Australian Crawl – Crawl File

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Surf, sun, pub rock, and something about Bondi (maybe)

Back when these songs were recorded, Australia was very different to what it is today. A woman was often referred to as a ‘Sheila,’ men drank beer out of ‘tinnies,’ and political correctness was virtually unheard of. Yes, the cultural cringe of the antipodes was well and truly embedded within the Australian psyche. But there was also a positive side, in that our society, generally speaking, was far more relaxed. Housing was, on the whole, quite affordable, education was free, and workers were allowed, in fact encouraged, to take four weeks off every Christmas. And not only that, Australia probably had the highest number of public holidays per calendar year anywhere in the developed world.

During the late 1970’s and 1980’s, when it came to Oz Rock, one couldn’t get anymore Aussie than Australian Crawl, a band who took their name after a particular swimming style, appropriate considering the group’s penchant for the coastal lifestyle, where booze, surf and marijuana were the main preoccupations.

Forming in 1978, Australian Crawl were different in that rather than look abroad for inspiration, their musical influences were predominately local in nature. Lead singer James Reyne has one of the most unique voices around, even if he did sometimes take a somewhat eccentric approach to pronouncing his syllables.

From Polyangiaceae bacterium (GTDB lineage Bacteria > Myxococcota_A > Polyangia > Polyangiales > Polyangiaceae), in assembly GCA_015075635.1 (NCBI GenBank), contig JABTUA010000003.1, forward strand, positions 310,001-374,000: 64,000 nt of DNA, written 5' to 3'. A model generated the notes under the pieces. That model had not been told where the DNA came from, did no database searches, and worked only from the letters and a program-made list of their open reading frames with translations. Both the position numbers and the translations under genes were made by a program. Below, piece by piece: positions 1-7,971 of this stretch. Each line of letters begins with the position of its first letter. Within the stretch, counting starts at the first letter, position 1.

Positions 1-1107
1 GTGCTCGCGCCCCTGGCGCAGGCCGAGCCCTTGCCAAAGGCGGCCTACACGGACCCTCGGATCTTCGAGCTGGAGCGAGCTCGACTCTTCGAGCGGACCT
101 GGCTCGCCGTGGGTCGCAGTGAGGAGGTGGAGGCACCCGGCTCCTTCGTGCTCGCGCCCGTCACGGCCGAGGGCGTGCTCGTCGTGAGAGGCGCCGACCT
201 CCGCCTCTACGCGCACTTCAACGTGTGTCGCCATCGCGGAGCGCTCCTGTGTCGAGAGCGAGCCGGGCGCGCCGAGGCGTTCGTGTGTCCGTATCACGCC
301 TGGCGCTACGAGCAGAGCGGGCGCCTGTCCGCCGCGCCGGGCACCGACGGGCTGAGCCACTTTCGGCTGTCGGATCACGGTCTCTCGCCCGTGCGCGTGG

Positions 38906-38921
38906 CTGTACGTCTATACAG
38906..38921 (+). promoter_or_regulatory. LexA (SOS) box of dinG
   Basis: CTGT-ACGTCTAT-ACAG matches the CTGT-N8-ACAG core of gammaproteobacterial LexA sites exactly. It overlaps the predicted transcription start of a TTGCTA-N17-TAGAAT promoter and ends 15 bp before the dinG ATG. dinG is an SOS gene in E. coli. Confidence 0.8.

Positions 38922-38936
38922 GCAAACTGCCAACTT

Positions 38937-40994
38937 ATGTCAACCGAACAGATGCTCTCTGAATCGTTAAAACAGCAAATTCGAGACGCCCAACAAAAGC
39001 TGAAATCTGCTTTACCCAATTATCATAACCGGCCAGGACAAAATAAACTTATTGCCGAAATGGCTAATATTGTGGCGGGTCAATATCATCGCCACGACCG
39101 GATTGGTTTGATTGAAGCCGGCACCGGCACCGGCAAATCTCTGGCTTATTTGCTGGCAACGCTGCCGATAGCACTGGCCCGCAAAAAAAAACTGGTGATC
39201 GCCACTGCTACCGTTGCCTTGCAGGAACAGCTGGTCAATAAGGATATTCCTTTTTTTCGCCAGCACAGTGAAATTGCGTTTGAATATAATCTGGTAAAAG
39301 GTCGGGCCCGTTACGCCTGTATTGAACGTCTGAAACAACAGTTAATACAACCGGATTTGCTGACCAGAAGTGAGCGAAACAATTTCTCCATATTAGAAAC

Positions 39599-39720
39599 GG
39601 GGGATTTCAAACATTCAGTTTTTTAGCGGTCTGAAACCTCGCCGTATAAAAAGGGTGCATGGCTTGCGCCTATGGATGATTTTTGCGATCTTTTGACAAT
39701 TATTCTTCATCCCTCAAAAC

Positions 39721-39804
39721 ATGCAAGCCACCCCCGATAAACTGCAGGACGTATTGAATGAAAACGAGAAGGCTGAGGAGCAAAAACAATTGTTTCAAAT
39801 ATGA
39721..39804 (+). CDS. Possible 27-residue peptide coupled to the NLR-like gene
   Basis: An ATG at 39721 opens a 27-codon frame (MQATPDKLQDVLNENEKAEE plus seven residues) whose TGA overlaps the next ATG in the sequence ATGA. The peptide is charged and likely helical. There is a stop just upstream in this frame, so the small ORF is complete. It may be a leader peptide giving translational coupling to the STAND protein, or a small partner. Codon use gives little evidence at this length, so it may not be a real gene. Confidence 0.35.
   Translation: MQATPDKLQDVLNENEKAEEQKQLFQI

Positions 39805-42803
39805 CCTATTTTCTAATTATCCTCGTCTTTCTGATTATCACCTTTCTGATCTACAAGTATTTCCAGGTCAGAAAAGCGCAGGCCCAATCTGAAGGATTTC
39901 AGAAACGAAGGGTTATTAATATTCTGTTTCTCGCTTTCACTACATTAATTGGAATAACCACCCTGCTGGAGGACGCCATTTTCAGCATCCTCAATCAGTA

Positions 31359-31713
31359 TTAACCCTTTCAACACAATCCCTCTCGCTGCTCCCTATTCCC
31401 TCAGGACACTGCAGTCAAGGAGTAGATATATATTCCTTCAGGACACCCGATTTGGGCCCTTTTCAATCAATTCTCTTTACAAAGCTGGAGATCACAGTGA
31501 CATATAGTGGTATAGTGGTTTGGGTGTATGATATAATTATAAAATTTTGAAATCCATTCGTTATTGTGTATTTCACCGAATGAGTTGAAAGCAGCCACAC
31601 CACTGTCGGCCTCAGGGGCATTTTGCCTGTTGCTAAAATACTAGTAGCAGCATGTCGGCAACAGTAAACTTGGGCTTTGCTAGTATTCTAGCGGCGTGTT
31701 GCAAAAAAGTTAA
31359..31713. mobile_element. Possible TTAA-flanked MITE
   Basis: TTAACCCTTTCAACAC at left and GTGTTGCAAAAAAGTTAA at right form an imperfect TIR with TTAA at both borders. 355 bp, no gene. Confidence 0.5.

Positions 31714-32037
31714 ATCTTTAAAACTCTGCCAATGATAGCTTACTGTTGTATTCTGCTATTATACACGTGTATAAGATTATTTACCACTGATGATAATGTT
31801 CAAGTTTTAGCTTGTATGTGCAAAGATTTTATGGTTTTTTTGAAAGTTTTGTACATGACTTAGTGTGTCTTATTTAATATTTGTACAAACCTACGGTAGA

We get the party going with the upbeat “Beautiful People” (or Boo-tifurl Peepole in Reyne parlance), a terrific pop song with a great melody and a distinctive riff. “Indisposed” is another winner, consisting of a bluesy riff, a languid beat, and of course Reyne’s characteristic vocal delivery. “Errol” is an energising pop number, as is “Things Don’t Seem.” But it’s not all surf and sun, Reyne and the boys were also capable of looking at the serious side of life, most notably on “Oh No, Not You Again,” a tune about drug addiction, while “Reckless (Don’t You Be So)” is a deeply reflective song, and one of the band’s finest and most enduring.

Other highlights include “Downhearted” (you’ll need the lyric sheet for this one), the catchy “Shutdown,” and the affecting “Hootchie Gucci Fiorucci Mama,” a scathing commentary on the indifference of the upper classes toward those who live with less (“Everyday I see you wearing things that have never been worn before/While the children at the government schools send money for the poor… So it’s a backbeach in the summer/The chalet for the snow/You poor hootchie gucci fiorucci mama/You got really no place to go”).

Now every band needs an anthem, and Australian Crawl’s was “The Boys Light Up,” a song that wouldn’t have a chance of getting on the radio now, but in 1980, when it was released, times were very different. It was also the band’s largest hit, and the tune which most people still remember them for. “Boys Light Up” is a quintessential lesson in how to write a number one; keep it dumb and simple, which is precisely what this song really is, but in the best possible way (just think Men At Work’s “Down Under” with a reggae-rock beat and blues harmonica).

Crawl File was first issued in 1984, and has since been surpassed by other expanded compilations, though for many this will probably do. Australian Crawl were one of the most popular groups of their day, whose songs continue to receive healthy airplay on radio, despite the band never having reformed (I was at their final show in 1986). Crawl had a distinctly Australian sound, which perhaps explains why they were so well-liked by the Oz charts. That, and the fact they were damn fine songwriters.

As a footnote, their song “Unpublished Critics” has often been compared to “Sweet Child O’ Mine” by Guns N’ Roses over the years, something I wouldn’t have picked up on, but now that I come to think of it…